Do You Really Need a TPV?

Are you using a TPV material, but wonder if you can achieve the same performance properties for a better price? Read on to learn about the similarities and differences between common elastomer materials, and when it’s beneficial to select each.

Thermoplastic elastomers (TPEs) offer formulators a unique toolbox to meet critical customer requirements such as hardness, clarity, colorability, and balance of strength and toughness.  They can also be used in overmolding applications to provide surface texture and feel that help consumer products like cell phone cases and hand tools stand out among the competition.  

Despite the wide variety of TPE materials available, including SBC, TPV, TPU, TPO, COPE, and COPA, OEMs often continue to use over-engineered products simply because they have always done so.  At Audia Elastomers, our experienced team has one goal: to help you identify the right material for your application.  And that selection needs to achieve certain mechanical properties as well as a certain price point.  

Two of the most commonly interchanged thermoplastic elastomer materials are styrenic block copolymers (SBCs) and thermoplastic vulcanizates (TPVs).  Let’s review the similarities and differences between the two and when one might be preferred over the other.  

Styrenic block copolymers (SBCs) are sometimes referred to as TPE in a generic sense, but in reality they are much more specific.  SBCs are created via anionic polymerization to produce polymers with precisely molecular weights. This type of polymerization is characterized as “living,” due to its lack of termination and chain transfer agents.  

SBCs are synthetic rubber copolymers of dissimilar materials that create a two phase system composed most commonly of styrenic (S) end blocks linked together by a rubber midblock of ethylene and butylene (EB).  Styrene is the hard rigid phase and EB is the soft elastomeric phase. EB is produced by hydrogenating the butadiene midblock. These form a copolymer of S-EB-S where the styrene end block associates and forms a physical crosslink at room temperature, giving the TPE an elastic quality while melting and flowing easily at typical processing temperatures.  Polypropylene (PP) is often used as the continuous phase but also use oils, fillers, stabilizers and other additives as part of the recipe.  This category of TPEs is common in applications where the typical use temperature is between -40C and +90C, although this can be widened with the addition of additives.  

In addition, hydrogenated SBCs offer the following unique characteristics:

  • Oxygen, ozone and UV resistance
  • Heat and chemical resistance
  • Excellent oil absorption
  • Balanced - toughness, compression set 
  • Easy of processability on injection molding, extrusion, and other common methods
  • Compatible with polyolefins
  • Excellent elasticity and hysteresis
  • Stable processing at 250°C processing temperatures  

Thermoplastic vulcanizates (TPVs) include many different types of chemistry; but, we will focus on TPVs consisting of crosslinked ethylene-proplyene-diene monomer (EPDM) and polypropylene (PP).  In this system, the EPDM is dynamically vulcanized while being finely dispersed into PP.   Other ingredients can include oils, fillers, stabilizers, and additives.  Typical particle size of the EPDM is 1 to 5 microns.  The PP is the continuous phase which melts upon being heated.  The crosslinked EPDM is the elastomeric phase that can maintain its elastomeric properties even at very high temperatures depending on the level of unmeltable crosslinked rubber phase.  TPVs of this chemistry are common in applications where the typical use temperature ranges between -40C to +125C, although again, this can be widened in specialized formulations.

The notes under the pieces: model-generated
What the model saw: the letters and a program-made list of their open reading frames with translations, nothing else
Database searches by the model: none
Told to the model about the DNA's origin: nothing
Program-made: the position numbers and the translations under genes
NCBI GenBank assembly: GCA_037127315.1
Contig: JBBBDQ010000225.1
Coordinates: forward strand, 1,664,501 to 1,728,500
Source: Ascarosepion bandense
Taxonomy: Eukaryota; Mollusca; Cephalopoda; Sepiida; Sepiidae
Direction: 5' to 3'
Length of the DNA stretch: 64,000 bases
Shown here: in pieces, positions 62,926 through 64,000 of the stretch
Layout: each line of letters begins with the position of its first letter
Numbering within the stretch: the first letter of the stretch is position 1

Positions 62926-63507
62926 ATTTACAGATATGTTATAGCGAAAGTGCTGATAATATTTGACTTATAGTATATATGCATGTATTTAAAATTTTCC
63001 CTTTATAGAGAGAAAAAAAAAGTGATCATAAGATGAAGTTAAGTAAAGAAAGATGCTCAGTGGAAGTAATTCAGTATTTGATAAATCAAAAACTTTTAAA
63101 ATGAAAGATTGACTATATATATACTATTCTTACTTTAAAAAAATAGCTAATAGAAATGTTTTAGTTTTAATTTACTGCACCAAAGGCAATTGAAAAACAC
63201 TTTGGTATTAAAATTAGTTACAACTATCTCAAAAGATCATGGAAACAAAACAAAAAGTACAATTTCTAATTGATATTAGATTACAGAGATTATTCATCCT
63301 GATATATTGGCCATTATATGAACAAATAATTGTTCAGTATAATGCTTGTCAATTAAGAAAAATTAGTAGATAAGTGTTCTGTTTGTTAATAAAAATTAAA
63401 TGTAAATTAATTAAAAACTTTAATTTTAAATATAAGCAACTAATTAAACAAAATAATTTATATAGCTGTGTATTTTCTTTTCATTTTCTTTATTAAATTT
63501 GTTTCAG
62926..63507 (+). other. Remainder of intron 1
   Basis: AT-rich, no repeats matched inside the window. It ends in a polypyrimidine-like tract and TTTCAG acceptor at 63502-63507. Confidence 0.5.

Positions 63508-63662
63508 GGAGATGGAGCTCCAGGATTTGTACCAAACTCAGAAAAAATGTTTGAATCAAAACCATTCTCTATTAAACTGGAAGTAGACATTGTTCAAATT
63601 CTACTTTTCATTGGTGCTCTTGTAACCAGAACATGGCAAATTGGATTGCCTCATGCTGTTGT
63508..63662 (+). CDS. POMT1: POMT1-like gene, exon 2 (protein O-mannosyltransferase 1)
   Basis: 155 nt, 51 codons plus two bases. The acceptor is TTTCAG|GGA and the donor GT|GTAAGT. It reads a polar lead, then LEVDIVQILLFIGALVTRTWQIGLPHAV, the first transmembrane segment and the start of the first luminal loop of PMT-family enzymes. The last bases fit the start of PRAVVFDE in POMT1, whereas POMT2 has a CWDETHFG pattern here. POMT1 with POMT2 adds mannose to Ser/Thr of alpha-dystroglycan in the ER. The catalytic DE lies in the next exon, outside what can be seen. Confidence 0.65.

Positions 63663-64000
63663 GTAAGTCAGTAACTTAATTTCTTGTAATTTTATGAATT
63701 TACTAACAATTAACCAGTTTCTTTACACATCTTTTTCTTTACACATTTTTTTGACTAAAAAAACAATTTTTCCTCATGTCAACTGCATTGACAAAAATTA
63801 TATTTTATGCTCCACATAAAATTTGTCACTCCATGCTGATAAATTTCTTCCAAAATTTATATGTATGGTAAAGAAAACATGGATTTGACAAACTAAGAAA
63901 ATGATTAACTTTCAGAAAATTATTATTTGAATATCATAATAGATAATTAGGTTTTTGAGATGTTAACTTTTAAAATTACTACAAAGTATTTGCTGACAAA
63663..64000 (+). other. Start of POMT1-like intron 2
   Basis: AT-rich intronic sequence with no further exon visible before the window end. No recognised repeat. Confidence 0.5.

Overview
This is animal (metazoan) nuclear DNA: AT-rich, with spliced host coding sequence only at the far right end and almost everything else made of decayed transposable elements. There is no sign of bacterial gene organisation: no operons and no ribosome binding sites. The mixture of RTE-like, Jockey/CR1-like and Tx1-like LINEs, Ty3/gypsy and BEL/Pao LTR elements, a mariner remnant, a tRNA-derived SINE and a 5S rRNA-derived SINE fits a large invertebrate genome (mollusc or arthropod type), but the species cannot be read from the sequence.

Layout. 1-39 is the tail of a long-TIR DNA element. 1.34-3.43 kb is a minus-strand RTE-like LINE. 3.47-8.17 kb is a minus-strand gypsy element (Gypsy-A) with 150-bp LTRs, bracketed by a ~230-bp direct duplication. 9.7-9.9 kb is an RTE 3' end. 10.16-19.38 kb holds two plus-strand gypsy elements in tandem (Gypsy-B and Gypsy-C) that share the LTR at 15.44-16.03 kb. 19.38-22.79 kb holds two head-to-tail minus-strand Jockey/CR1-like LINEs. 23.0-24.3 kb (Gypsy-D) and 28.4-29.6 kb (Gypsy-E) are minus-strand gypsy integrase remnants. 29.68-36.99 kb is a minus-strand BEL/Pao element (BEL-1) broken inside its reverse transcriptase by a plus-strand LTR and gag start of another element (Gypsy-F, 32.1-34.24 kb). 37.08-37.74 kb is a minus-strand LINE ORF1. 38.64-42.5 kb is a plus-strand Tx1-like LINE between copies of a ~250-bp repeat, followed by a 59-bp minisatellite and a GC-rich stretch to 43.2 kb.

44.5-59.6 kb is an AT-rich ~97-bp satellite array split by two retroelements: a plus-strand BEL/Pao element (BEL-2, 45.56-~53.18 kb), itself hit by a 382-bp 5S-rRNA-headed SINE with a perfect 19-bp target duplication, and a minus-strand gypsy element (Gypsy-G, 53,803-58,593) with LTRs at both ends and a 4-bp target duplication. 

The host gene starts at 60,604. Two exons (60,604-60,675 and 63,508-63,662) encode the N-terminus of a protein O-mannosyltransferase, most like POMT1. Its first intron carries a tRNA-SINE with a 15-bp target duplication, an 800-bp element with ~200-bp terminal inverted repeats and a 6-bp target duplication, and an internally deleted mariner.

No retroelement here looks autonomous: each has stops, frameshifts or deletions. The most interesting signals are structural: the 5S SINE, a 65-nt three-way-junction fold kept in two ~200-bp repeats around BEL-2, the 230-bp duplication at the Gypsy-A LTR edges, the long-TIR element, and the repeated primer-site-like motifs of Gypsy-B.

Should you use a TPV or an SBC?   

The elastomeric phase ultimately drives the decision about which one to use.   

Benefits of TPV: 

  • Good compression set at a high in-use temperature.
  • Oil resistance, melt strength and abrasion resistance. 
  • Well-suited for extrusion applications.  

Benefits of SBCs:

  • Increased design flexibility (because they are not fully crosslinked).
  • Ability to achieve lower durometers in the 30 to 5 Shore A range (and perhaps even lower). 
  • High elongation and tear strength compared to TPVs.   

Either TPV or SBC are suitable for applications that require good compression set resistance and tensile set resistance at temperatures up to +50C.  In addition, they also offer similar performance with:

  • Heat aging
  • Weatherability/ozone resistance
  • Aqueous fluid resistance 
  • Gas permeability
  • Overmoldability
  • Flammability
  • Biocompatibility
  • Printability (after surface treatment)
  • Recyclability   

When identifying the right material for your applications, Audia Elastomers can help.  In addition to offering standard SBC based TPEs and TPVs, Audia Elastomers also offers custom grades that combine the properties of the various elastomers to meet the needs of your applications.   Custom formulations allow for the best combination of properties and cost, which sets you up for success.  Together, let’s Grasp What’s Possible.  

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